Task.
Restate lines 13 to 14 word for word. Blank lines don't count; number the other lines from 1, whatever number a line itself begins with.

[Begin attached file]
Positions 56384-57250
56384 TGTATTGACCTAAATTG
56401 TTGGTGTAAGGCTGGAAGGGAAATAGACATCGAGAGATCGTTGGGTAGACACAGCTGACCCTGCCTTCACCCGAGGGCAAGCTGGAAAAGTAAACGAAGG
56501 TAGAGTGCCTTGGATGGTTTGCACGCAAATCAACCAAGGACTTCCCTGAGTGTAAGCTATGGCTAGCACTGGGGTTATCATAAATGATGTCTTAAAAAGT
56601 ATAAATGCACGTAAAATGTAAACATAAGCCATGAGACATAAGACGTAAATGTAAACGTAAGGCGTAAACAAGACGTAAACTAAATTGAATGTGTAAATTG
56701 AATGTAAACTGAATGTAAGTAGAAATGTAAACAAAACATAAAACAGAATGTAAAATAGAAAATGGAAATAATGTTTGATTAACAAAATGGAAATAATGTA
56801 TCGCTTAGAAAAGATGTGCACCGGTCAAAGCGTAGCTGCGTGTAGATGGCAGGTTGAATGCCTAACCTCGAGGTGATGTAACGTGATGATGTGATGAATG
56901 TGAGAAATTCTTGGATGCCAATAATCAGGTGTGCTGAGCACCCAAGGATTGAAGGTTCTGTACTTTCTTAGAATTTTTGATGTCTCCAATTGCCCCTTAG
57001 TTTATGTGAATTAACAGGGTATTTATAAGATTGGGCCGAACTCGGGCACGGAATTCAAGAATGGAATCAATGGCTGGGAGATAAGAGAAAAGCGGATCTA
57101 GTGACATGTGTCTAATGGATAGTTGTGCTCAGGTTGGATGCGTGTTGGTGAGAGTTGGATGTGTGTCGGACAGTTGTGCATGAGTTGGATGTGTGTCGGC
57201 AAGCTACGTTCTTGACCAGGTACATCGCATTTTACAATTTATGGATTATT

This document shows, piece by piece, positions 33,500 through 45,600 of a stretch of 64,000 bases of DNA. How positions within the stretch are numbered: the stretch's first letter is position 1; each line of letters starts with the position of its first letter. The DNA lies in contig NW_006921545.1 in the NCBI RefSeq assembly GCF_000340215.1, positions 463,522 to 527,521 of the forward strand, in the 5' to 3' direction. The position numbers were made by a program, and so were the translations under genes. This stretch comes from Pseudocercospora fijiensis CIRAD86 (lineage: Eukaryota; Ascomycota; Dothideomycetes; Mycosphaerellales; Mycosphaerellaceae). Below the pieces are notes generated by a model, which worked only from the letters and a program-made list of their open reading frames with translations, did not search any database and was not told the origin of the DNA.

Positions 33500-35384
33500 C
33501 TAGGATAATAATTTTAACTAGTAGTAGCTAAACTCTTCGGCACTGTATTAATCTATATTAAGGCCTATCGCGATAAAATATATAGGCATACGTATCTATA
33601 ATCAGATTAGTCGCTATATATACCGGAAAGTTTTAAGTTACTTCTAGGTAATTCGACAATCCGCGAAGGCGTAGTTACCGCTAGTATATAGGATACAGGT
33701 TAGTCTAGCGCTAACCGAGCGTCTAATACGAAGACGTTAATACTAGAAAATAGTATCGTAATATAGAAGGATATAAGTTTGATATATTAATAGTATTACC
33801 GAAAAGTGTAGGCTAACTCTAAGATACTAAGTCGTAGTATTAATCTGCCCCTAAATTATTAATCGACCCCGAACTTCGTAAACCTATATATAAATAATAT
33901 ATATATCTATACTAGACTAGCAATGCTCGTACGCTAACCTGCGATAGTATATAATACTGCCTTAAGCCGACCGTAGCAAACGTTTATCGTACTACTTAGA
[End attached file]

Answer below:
Positions 33500-35384
33500 C